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Quantum Error Correction Codes-From Qubit to Qudit Xiaoyi Tang, Paul McGuirk

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Outline Introduction to quantum error correction codes (QECC) Qudits and Qudit Gates Generalizing QECC to Qudit computing

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Need for QEC in Quantum Computation Sources of Error –Environment noise Cannot have complete isolation from environment entanglement with environment random changes in environment cause undesirable changes in quantum system –Control Error e.g. timing error for X gate in spin resonance Cannot have reliable quantum computer without QEC

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Error Models Bit flip |0> |1>, |1> |0> Pauli X Phase flip |0> |0>, |1> -|1> Pauli Z Bit and phase flip Y = iXZ General unitary error operator I, X, Y, Z form a basis for single qubit unitary operator. Correctable if I, X, Y, Z are.

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QECC Achieved by adding redundancy. –Transmit or store n qubits for every k qubits. 3 qubit bit flip code Simple repetition code |0> |000>, |1> |111> that can correct up to 1 bit flip error. Phase flip code –Phase flip in |0>, |1> basis is bit flip in |+>, |-> basis. a|0> + b|1> a|0>-b|1> (a+b)|+> + (a-b)|-> (a- b)|+> + (a+b) |-> –3 qubit bit flip code can be used to correct 1 phase flip error after changing basis by H gate.

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QECC Shor code: combine bit flip and phase flip codes to correct arbitrary error on a single qubit |0> (|000>+|111>) (|000>+|111>) (|000>+|111>)/2sqrt(2) |1> (|000>-|111>) (|000>-|111>) (|000>- |111>)/2sqrt(2)

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Stabilizer Codes Group theoretical framework for QEC analysis Pauli Group –I, X, Y, Z form a basis for operator on single qubit –G 1 = {aE | a is 1, -1, i, -i and E is I, X, Y, Z} is a group –G n is n-fold tensor of G 1 S: an Abelian (commutative) subgroup of Pauli Group G n Stabilized: g|φ> = |φ> (i.e. eigenvalue = 1) Codespace: stabilized by S –g|φ> = |φ> for all g in S. –Decode by measuring generators of S. –Correct errors in G n that anti-commute with at least one g in S.

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Stabilizer Codes – Examples The 3 qubit bit flip code: S {Z 1 Z 2, Z 2 Z 3 } |000> and |111> stabilized by S. The 5 qubit code [5, 1, 3] –S: XZZXI, IXZZX, XIXZZ, ZXIXZ

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Qudits A qudit is a generalization of the qubit to a d-dimensional Hilbert space. The qutrit is a three-state quantum system. –The computation basis is then a set of three (orthogonal) kets {|0>, |1>, |2>} –An arbitrary qutrit is a linear combination of these three states |ψ>=α|0>+β|1>+γ|2> –Examples: Three energy levels of a particular atom. A spin-1 massive boson. To represent an integer k in a qutrit system, one writes k as a sum of powers of 3: The trinary representation is then p n p n-1 …p 1 p 0 So, for example, the number 65 can be written 65 = 23 3 + 13 2 + 03 1 + 23 0 so the trinary representation is 2102. This will be encoded into a register of qutrits. This can be easily generalized to a Hilbert space of dimension d.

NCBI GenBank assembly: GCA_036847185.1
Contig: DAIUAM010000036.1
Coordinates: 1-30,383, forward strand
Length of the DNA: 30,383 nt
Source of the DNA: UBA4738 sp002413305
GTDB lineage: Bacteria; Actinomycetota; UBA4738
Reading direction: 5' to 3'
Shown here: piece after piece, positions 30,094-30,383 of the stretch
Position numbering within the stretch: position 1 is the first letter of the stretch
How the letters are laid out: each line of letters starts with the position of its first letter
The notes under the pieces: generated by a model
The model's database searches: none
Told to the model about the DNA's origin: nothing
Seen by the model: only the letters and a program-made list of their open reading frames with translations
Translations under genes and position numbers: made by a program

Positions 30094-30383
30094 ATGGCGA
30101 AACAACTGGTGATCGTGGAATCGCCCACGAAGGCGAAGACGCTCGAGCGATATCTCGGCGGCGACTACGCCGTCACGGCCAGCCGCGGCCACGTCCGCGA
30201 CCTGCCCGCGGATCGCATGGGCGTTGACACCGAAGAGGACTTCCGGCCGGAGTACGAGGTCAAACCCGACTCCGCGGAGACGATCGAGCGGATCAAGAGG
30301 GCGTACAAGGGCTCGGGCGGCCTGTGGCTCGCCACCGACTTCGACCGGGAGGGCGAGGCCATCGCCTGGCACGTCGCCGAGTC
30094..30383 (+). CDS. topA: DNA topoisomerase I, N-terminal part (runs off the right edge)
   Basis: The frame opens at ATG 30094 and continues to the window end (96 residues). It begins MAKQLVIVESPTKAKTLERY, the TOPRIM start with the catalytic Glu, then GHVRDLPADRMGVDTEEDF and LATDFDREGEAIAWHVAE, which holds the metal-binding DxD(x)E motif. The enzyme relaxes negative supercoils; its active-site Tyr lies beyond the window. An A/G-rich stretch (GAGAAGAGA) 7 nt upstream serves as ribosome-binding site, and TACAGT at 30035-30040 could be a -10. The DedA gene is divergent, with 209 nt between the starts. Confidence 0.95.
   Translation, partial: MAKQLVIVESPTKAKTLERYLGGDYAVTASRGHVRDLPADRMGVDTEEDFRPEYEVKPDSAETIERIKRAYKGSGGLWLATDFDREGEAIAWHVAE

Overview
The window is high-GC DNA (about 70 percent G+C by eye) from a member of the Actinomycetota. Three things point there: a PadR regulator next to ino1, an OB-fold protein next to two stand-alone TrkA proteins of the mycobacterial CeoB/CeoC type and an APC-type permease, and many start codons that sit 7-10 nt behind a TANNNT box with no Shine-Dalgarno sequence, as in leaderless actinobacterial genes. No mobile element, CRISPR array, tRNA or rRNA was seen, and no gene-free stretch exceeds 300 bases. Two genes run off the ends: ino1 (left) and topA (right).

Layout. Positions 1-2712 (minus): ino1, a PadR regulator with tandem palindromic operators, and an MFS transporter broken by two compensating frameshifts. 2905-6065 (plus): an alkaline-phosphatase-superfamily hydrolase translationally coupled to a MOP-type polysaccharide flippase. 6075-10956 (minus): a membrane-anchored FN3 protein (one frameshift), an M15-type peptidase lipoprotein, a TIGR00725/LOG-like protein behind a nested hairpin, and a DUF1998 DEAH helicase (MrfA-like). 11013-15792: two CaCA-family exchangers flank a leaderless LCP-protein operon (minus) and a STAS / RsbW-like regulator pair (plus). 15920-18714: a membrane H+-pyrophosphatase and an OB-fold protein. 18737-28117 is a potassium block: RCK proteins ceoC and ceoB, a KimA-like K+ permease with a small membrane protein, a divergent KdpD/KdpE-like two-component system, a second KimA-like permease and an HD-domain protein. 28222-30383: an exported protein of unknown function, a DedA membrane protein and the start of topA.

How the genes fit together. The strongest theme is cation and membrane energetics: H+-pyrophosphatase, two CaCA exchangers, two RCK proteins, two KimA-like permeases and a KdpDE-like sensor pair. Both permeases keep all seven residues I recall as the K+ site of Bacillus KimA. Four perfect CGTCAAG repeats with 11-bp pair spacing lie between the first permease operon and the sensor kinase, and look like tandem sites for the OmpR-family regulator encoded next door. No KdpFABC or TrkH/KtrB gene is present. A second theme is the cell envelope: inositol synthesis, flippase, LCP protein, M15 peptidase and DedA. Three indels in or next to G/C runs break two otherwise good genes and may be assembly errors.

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Why Qudits? Classically, a d-nary system allows for more efficient way to store data. For example, the number 157 only requires three digits but requires eight bits (10011101). In quantum computing, the increase is even more dramatic. Unfortunately, it is clearly much more difficult to construct a computer that uses qudits rather than qubits.

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Qudit Gates The Pauli operators for a d-dimensional Hilbert space are defined by their action on the computational basis: –X: |j> |j+1 (mod d)> –Z: |j> ω j |j> where ω= exp(2πi/d) The elements of the Pauli group, P, are given by E r,s = X r Z s where r,s = 0,1,…,d-1 (note that are d 2 of these). As is the case for d=2, these operators form a basis for U(d). The matrix representations of X and Z for the qutrit are:

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Qudit Stabilizers As with d=2, the stabilizer S of a code is an Abelian subgroup of P. If d is prime, constructing codes is a straightforward generalize from qubits. The 3 qudit bit flip code: S = {Z 1 (Z 2 ) -1, Z 2 (Z 3 ) -1 } |000>, |111>, … |d-1, d-1, d-1> stabilized by S. The 5 qudit code [[5, 1, 3]] –S: XZZXI, IXZZX, XIXZZ, ZXIXZ, same as qubit. If the stabilizer on n qudits has n – k generators, then S will have d n-k elements and the coding space has k qudits. This is not true for composite d.

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Summary Abelian subgroups of the Pauli group can be used to correct errors arising on quantum computing. Qudits are the higher-dimensional analogue of qubits. The generalization of stabilizer groups to qudits from qubits is easy when d is prime.

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References M. Nielsen and I. Chuang: Quantum Computation and Quantum Information Preskill: Lecture Notes Chapter 7 Quant-ph/0408190

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